Chemotherapy and radiation is an integral part of cancer treatment, more than half of all cancer patients will undergo one or both therapies.
With significant advances made in the field of chemo and radiation the amount of long-term cancer survivors has dramatically increased over the years, however, there is a growing concern about the chance of developing a secondary malignancy.
Secondary malignancy means cancer that develops entirely separately from primary cancer, as a result of chemotherapy and or radiation. It may take months or years to develop but is directly caused by the carcinogenic factors of chemotherapy and radiation. It is estimated that roughly 10% of cancer survivors will develop secondary cancer related to the treatment of their primary cancer.
It is well known that chemotherapy and radiation treatment are highly toxic and may cause severe side effects while on treatment. However, treatment is also linked to a higher risk of developing other disorders later in life, for example, high blood pressure, heart disease, osteoporosis, renal failure, and secondary cancers. Many of the secondary cancers are skin cancers, such as basal cell or squamous cell carcinoma, which can be treated easily. Others, however, are more serious and can be fatal, such as acute leukemia. Let’s talk about these more serious cancers, but first, we need to discuss what leukemia means.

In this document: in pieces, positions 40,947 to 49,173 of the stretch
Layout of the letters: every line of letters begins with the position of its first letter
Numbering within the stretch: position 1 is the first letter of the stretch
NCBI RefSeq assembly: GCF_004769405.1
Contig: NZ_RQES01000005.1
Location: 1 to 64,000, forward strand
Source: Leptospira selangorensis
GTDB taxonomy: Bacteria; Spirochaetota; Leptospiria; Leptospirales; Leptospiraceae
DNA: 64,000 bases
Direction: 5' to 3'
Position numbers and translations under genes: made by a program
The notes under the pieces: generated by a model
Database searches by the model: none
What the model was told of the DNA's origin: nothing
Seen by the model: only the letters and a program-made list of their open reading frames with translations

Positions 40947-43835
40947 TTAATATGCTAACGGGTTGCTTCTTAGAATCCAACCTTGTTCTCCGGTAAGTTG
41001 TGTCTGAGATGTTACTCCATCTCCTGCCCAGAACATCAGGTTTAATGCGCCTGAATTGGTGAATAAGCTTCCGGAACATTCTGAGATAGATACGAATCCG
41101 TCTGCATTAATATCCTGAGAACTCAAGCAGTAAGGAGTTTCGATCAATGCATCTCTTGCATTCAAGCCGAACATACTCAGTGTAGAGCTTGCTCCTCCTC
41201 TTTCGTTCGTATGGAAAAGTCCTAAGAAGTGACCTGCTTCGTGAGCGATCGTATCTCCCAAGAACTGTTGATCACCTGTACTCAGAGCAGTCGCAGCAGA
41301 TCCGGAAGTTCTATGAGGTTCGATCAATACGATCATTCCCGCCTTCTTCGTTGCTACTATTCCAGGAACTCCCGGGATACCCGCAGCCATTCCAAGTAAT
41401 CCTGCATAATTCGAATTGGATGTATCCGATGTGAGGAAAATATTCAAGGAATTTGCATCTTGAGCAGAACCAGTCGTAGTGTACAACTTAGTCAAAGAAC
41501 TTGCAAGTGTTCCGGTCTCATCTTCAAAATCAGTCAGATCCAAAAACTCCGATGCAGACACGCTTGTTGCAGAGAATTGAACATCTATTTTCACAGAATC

Leukemia is cancer that develops in the blood cells.
There are 4 main types of leukemia: Acute Myeloid Leukemia, Chronic Myeloid Leukemia, Acute Lymphocytic Leukemia, and Chronic Lymphocytic Leukemia. Myeloid means that cancer starts in immature red blood cells, white blood cells, or platelets. Lymphocytic means that it starts in immature lymphocytes (a type of white blood cell) in the bone marrow. Acute means that cancer develops quickly. Chronic means that it develops more slowly and a person may not experience early symptoms. These early symptoms may be vague and may mimic other medical conditions. Chronic leukemia is usually diagnosed after routine blood testing.
The most common chemotherapy-induced cancer is Acute Myeloid Leukemia (AML). Typically there is a long latency period, meaning cancer usually will start to develop 5-10 years after the initial chemotherapy or radiation treatment. Linda S. Sutton, MD, says that “developing secondary cancer from cancer treatment is a relatively rare occurrence.” However, chemotherapy patients are 5 times more likely to develop AML than the normal population. There are several risk factors that contribute to the potential of developing AML as well as certain chemotherapy agents.